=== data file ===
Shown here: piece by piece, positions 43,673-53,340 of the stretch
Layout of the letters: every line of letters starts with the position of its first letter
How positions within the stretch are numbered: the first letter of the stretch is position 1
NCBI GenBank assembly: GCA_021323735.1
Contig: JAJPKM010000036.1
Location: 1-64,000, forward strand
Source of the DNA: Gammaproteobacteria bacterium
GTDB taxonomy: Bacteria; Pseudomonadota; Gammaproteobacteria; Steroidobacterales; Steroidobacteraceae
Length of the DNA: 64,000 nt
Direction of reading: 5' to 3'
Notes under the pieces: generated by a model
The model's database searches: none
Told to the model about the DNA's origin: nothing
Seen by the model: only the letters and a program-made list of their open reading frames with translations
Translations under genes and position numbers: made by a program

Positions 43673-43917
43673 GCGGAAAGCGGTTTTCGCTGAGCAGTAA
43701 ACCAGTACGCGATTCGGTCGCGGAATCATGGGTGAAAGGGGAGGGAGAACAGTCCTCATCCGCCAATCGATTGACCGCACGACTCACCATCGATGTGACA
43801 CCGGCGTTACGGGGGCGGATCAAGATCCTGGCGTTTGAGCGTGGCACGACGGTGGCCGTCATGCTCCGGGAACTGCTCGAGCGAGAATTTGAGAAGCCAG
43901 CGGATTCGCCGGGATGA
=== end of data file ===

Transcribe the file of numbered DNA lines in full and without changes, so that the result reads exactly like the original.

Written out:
Shown here: piece by piece, positions 43,673-53,340 of the stretch
Layout of the letters: every line of letters starts with the position of its first letter
How positions within the stretch are numbered: the first letter of the stretch is position 1
NCBI GenBank assembly: GCA_021323735.1
Contig: JAJPKM010000036.1
Location: 1-64,000, forward strand
Source of the DNA: Gammaproteobacteria bacterium
GTDB taxonomy: Bacteria; Pseudomonadota; Gammaproteobacteria; Steroidobacterales; Steroidobacteraceae
Length of the DNA: 64,000 nt
Direction of reading: 5' to 3'
Notes under the pieces: generated by a model
The model's database searches: none
Told to the model about the DNA's origin: nothing
Seen by the model: only the letters and a program-made list of their open reading frames with translations
Translations under genes and position numbers: made by a program

Positions 43673-43917
43673 GCGGAAAGCGGTTTTCGCTGAGCAGTAA
43701 ACCAGTACGCGATTCGGTCGCGGAATCATGGGTGAAAGGGGAGGGAGAACAGTCCTCATCCGCCAATCGATTGACCGCACGACTCACCATCGATGTGACA
43801 CCGGCGTTACGGGGGCGGATCAAGATCCTGGCGTTTGAGCGTGGCACGACGGTGGCCGTCATGCTCCGGGAACTGCTCGAGCGAGAATTTGAGAAGCCAG
43901 CGGATTCGCCGGGATGA